We Crees have maintained a strong cultural and unshakable ecological and spiritual values derived from our thousands of years as hunters in the boreal forest of northern Quebec.
History of the region prior to the arrival of Europeans
– Following a period of deglaciation, most of Eeyou Istchee became habitable 6,000 years ago with temperatures much higher than they are today.
– The oldest dated human settlement was 5,500 years ago near the Rupert River dam.
– “Muskimu” (broth made with bones) was the main drink before the emergence of tea.
– From 2,000 to 1,600 years ago, there was active settlement of Eeyou Istchee
– 1,600 years ago, long houses with a spruce-pole framework, known as “shaputuan” made their appearance. This a Cree and Innu word meaning “crossing” a reference to the presence of doors at either end of the long house. Today, it is still a powerful Cree symbol representing the sacred sharing of food.
The fur-trading era
The fur trade is one of the great epics of North American history. Since the 17th century, the Cree of Eeyou Istchee have experienced three forms of invasion, from: fur traders, missionaries, and government (both federal and provincial).
Initial contacts with Europeans in the 17th century marked the beginning of a saga that is still going on today, namely, the story of the fur trade. Similarly to the development of major hydro-electric projects in Eeyou Istchee in the late 20th century, Europeans’ insatiable appetite for fur (at first, felt hats and, later, fur pelts) had a direct impact on the daily life of thousands of Cree east of James Bay well into the 20th century without, however, compromising (even today) the very essence of Cree culture. 11
« Unlike other places, in James bay, European methods never flourished and Europeans continued to be bounded by the hunter’s work and, increasingly, the hunter’s words…the larger history of contact between natives and Europeans illustrates how dramatically European work and words reshaped the Native world…whereas in other places periods of negociation lasted only a generation or two, in James Bay they were much longer, which is rare if not unique. »1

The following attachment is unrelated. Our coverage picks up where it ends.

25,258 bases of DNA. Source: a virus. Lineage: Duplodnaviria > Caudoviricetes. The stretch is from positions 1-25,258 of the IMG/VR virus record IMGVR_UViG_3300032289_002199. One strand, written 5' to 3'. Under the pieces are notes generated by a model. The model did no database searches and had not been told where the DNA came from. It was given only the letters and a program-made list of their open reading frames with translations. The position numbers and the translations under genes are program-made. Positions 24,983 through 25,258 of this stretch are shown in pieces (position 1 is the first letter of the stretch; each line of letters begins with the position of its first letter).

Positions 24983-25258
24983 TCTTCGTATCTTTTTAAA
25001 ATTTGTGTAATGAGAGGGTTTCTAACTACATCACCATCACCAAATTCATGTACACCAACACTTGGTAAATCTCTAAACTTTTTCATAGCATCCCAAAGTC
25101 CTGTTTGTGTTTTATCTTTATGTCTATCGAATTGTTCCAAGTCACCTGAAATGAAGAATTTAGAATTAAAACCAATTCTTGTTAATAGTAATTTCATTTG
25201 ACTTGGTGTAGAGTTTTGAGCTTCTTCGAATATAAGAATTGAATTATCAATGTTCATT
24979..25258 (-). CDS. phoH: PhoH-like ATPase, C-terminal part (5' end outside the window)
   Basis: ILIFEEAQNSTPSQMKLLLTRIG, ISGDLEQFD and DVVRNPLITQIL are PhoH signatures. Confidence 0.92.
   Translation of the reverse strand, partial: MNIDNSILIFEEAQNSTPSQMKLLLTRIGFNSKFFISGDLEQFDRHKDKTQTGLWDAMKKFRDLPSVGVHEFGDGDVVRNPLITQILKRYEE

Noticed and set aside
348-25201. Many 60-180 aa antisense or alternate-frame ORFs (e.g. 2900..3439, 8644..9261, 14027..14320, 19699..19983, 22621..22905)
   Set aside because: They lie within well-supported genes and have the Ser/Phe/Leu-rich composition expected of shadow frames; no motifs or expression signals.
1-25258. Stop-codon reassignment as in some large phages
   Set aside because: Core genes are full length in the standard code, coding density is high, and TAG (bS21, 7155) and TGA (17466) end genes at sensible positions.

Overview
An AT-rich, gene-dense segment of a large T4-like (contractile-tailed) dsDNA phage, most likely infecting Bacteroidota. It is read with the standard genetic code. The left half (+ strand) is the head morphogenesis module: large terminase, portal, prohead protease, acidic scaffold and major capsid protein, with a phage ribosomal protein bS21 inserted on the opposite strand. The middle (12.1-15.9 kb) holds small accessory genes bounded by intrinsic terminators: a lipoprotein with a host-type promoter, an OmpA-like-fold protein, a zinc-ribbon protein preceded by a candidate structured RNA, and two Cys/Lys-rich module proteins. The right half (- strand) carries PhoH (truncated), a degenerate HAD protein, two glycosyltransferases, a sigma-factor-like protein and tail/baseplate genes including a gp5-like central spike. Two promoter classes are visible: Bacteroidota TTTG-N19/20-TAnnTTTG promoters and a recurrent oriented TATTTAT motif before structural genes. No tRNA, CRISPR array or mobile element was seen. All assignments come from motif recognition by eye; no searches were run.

Cree trappers, hunters and tallymen
Hunting and trapping are at the heart of Cree identity. Winter is trapping season. Traditionally, in mid-winter, the Cree travel by snowshoe and sled before snow cover begins to melt. In spring, they are stationary as they wait for the thaw to use their canoes. In summer, the main activities are fishing and social interaction.
From their social structure of the 19th century, we learn the following facts about the Cree. They lived in local groups under a single leader. On average, groups consisted of 7.5 hunters and their families. Families were made up of patriarchs, who were mature polygamous hunters and owners of a hunting territory (“natuhuwucimaw”).
Three Cree beliefs:
– It is the animals, not people, who control the success of the hunt
– Hunters and fishers have obligations to show respect to the animals to ensure a productive hunt
– Continued proper use is necessary for maintaining production of animals
The most important animal for Cree hunters is the bear. Respect for the animal is displayed through platforms featuring its bones or by hanging its head from a tree (ceremonial pole).
The space inside the tents created continuity as a family or families moved over the land. Outside space varied while inside space did not. Inside space was considered personal space, while outside space contained the world of interaction and relationships. Inside the tents, it was common practice to yield part of the food to the fire with tobacco. Large feasts were held – along with drumming and chanting – following successful hunts for big game.
The customary practices of the trappers are called “Eeyou Indoh-hoh Weeshou-Wehwun.” Tallymen guard the territory (hunting leaders) and are known as “Kaanoowapmaakin.” As in the case of reindeer herders among the Sami, tallymen are a fundamental part of Cree culture and represent potential tourism ambassadors and operators.